"We'll be coordinating efforts and working on making sure the voters of Alaska know the contrast between Sen. Cruz and those remaining in the field," Uithoven said.

As well as stressing Cruz's support for transferring federal lands to state ownership -- which the Cruz campaign is drawing as a contrast to Trump -- Uithoven said the campaign will emphasize Cruz's stance on national security and his flat-tax proposal.

Bronson, the Carson representative, said Trump and Cruz "seem to suck all the oxygen out of the room." But he said he detects good energy for his candidate. Carson's western regional director, Russ Walker, came to Alaska in October to meet with voters, according to the Alaska Republican Party.

Bronson said the Carson campaign is focusing on electronic communications, like Facebook and email, heading into Tuesday. He said Carson's support for rebuilding the nation's military will resonate with Alaska voters.

A Super PAC supporting Kasich, New Day for America, has asked Anchorage political consultant Cale Green to work as its regional director, according to Connie Wehrkamp, the PAC's press secretary.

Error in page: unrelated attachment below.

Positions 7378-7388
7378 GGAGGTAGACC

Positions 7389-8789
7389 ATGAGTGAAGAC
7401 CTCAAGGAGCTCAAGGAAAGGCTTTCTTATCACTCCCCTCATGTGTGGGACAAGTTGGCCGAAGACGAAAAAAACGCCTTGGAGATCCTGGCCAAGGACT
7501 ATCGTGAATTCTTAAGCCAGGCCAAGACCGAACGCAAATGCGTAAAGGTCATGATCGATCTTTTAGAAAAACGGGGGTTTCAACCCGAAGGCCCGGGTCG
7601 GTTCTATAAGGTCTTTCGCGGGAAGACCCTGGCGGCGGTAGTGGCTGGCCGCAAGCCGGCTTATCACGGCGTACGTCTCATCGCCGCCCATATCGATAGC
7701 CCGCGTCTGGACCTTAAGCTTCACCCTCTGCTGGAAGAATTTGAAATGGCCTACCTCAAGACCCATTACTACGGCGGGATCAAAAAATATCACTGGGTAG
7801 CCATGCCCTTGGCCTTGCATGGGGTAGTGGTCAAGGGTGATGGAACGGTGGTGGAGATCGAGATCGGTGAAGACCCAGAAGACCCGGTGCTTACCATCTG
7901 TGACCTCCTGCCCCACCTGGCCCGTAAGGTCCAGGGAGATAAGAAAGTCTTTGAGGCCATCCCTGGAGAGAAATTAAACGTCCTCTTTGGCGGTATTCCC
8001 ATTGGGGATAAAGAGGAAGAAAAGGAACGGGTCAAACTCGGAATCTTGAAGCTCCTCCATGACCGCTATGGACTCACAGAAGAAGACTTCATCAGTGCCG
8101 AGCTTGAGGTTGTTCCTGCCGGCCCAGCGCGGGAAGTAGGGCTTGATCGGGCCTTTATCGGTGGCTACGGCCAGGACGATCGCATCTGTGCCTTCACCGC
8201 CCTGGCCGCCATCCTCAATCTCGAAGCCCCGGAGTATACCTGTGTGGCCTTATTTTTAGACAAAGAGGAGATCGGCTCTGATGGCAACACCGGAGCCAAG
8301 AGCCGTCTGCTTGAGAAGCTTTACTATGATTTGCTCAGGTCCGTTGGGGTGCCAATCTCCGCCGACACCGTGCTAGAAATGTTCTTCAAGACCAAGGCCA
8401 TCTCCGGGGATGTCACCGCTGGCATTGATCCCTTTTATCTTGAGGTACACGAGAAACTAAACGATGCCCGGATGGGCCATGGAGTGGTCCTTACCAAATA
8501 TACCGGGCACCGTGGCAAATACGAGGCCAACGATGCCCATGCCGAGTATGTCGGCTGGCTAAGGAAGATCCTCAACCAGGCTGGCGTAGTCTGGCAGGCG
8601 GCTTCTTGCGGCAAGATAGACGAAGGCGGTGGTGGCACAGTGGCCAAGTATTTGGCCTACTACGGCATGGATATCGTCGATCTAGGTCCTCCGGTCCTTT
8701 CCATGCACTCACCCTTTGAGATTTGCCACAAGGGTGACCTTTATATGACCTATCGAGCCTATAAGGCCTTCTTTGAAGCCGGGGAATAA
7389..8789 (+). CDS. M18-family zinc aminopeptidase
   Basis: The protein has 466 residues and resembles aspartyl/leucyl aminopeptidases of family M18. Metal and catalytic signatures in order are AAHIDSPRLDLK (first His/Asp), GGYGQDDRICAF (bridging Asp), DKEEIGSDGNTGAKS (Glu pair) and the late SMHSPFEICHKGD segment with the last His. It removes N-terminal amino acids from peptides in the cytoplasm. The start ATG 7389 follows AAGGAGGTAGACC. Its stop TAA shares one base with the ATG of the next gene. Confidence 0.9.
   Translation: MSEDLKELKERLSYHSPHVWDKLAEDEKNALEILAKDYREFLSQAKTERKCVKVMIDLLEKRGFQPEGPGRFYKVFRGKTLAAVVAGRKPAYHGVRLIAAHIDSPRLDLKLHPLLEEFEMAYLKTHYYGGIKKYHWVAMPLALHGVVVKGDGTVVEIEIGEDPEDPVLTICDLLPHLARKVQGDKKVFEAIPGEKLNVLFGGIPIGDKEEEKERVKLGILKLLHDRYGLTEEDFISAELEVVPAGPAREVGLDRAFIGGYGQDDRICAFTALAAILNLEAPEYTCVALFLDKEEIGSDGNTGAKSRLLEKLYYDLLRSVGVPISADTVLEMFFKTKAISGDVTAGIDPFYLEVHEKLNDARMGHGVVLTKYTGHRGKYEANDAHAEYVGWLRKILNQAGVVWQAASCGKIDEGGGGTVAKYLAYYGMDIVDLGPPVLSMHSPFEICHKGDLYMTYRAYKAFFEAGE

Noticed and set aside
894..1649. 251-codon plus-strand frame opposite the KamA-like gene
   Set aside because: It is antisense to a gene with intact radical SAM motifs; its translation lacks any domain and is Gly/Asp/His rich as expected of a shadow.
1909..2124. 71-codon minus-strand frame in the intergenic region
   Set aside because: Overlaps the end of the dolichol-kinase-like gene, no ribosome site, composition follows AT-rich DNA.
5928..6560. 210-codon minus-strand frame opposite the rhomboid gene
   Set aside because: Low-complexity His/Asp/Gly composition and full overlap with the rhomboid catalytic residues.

"Our team is actively reaching out to Alaskans in a variety of ways, asking for their support of Gov. Kasich on Tuesday and sharing his proven record of balancing budgets, bringing jobs back from China and Mexico, supporting a strong military, cutting taxes and shrinking the size of government," Wehrkamp wrote in an email.

About 136,600 Alaskans were registered as Republicans as of Thursday, according to the state Division of Elections. Anyone who isn't registered as a Republican, but wants to participate in the poll must register on the spot, a possibility at almost every voting location, said Downing, who has also volunteered on the Rubio campaign.

She said the party has tried to set up as close to a primary system as possible, with voting available in every legislative district in the state. By using a database in conjunction with the poll, the party is able to mark off voters and prevent double-voting, Downing said.

The primary in August is conducted by the state. The presidential delegate selection process is unofficial and run by political parties.

Downing said the state GOP is printing more ballots than it has in the past and expects a large turnout. In the 2012 preference poll, more than 14,100 people voted, which Downing said marked an increase of about 2,000 people from the party's first preference poll in 2008.

A list of polling locations can be found on the party's website. Polls will open at 3 p.m. Tuesday and close at 8 p.m. State GOP representatives said an "election central" will be set up the Lofts Hotel on West Fourth Avenue in Anchorage to watch the results come in.

On March 26, the state Democratic Party will hold caucuses statewide to pick the party's nominee.